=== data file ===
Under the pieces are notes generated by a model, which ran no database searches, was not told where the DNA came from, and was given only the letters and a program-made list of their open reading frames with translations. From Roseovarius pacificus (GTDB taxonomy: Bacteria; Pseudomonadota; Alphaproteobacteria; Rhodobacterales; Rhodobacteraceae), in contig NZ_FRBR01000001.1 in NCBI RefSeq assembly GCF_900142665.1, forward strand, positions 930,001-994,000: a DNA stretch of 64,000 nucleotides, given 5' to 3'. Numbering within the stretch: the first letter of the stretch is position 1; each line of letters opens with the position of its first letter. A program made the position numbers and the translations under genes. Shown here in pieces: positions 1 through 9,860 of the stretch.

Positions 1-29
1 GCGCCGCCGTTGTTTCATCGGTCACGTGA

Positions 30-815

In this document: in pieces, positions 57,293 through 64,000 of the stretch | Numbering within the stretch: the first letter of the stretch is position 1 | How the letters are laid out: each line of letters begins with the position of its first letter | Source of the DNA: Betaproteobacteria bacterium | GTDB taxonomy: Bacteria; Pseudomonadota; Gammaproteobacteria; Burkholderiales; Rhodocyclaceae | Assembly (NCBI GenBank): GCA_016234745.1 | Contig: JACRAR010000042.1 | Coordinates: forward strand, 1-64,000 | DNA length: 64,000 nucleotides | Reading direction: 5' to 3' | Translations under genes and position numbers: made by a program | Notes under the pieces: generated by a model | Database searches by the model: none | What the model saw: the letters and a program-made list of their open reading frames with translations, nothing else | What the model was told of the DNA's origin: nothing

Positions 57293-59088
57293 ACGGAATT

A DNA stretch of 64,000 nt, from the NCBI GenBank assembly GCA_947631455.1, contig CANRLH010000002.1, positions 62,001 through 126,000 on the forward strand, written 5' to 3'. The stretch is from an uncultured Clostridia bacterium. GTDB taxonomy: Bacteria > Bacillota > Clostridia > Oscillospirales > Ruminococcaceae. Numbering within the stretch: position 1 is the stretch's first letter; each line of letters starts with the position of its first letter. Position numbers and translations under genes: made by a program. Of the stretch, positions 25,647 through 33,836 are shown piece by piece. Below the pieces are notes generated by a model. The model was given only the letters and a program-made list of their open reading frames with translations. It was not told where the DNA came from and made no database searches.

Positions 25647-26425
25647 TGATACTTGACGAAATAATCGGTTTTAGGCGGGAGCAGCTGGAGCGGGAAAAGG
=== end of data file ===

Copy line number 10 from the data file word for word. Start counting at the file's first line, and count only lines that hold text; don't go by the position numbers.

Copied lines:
25647 TGATACTTGACGAAATAATCGGTTTTAGGCGGGAGCAGCTGGAGCGGGAAAAGG